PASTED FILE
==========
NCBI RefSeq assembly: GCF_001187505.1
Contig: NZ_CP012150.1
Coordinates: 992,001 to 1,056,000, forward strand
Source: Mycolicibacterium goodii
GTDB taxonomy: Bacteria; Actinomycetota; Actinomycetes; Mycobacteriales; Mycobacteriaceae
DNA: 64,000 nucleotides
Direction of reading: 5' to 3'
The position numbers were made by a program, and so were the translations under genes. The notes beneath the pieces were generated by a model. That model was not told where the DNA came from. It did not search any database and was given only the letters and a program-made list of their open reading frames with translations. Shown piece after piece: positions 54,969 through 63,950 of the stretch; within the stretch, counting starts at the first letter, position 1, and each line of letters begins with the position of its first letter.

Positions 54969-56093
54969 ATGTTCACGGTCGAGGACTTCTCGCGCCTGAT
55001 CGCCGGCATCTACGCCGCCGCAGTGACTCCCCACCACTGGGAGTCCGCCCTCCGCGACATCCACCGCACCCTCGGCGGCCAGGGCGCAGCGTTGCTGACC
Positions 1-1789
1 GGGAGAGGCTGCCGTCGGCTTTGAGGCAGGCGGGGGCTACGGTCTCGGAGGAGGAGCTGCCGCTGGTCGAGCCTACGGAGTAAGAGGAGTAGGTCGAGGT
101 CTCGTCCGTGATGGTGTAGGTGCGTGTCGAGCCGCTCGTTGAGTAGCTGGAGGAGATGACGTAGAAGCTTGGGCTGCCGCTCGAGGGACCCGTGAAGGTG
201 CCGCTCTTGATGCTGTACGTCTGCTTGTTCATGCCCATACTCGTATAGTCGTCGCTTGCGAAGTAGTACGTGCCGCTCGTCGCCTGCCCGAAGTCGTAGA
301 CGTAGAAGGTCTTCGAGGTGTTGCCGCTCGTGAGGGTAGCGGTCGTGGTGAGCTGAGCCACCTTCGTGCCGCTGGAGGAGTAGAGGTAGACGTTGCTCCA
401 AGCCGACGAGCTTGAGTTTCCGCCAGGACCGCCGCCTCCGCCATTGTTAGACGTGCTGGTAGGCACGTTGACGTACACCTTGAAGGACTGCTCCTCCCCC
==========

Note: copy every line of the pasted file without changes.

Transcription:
NCBI RefSeq assembly: GCF_001187505.1
Contig: NZ_CP012150.1
Coordinates: 992,001 to 1,056,000, forward strand
Source: Mycolicibacterium goodii
GTDB taxonomy: Bacteria; Actinomycetota; Actinomycetes; Mycobacteriales; Mycobacteriaceae
DNA: 64,000 nucleotides
Direction of reading: 5' to 3'
The position numbers were made by a program, and so were the translations under genes. The notes beneath the pieces were generated by a model. That model was not told where the DNA came from. It did not search any database and was given only the letters and a program-made list of their open reading frames with translations. Shown piece after piece: positions 54,969 through 63,950 of the stretch; within the stretch, counting starts at the first letter, position 1, and each line of letters begins with the position of its first letter.

Positions 54969-56093
54969 ATGTTCACGGTCGAGGACTTCTCGCGCCTGAT
55001 CGCCGGCATCTACGCCGCCGCAGTGACTCCCCACCACTGGGAGTCCGCCCTCCGCGACATCCACCGCACCCTCGGCGGCCAGGGCGCAGCGTTGCTGACC
Positions 1-1789
1 GGGAGAGGCTGCCGTCGGCTTTGAGGCAGGCGGGGGCTACGGTCTCGGAGGAGGAGCTGCCGCTGGTCGAGCCTACGGAGTAAGAGGAGTAGGTCGAGGT
101 CTCGTCCGTGATGGTGTAGGTGCGTGTCGAGCCGCTCGTTGAGTAGCTGGAGGAGATGACGTAGAAGCTTGGGCTGCCGCTCGAGGGACCCGTGAAGGTG
201 CCGCTCTTGATGCTGTACGTCTGCTTGTTCATGCCCATACTCGTATAGTCGTCGCTTGCGAAGTAGTACGTGCCGCTCGTCGCCTGCCCGAAGTCGTAGA
301 CGTAGAAGGTCTTCGAGGTGTTGCCGCTCGTGAGGGTAGCGGTCGTGGTGAGCTGAGCCACCTTCGTGCCGCTGGAGGAGTAGAGGTAGACGTTGCTCCA
401 AGCCGACGAGCTTGAGTTTCCGCCAGGACCGCCGCCTCCGCCATTGTTAGACGTGCTGGTAGGCACGTTGACGTACACCTTGAAGGACTGCTCCTCCCCC